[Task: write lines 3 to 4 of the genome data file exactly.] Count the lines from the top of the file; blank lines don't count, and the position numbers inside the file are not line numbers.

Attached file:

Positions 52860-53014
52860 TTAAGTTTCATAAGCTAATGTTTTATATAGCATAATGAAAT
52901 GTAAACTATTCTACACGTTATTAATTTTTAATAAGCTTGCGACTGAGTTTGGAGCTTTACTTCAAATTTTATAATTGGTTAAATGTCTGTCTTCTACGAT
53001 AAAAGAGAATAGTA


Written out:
52901 GTAAACTATTCTACACGTTATTAATTTTTAATAAGCTTGCGACTGAGTTTGGAGCTTTACTTCAAATTTTATAATTGGTTAAATGTCTGTCTTCTACGAT
53001 AAAAGAGAATAGTA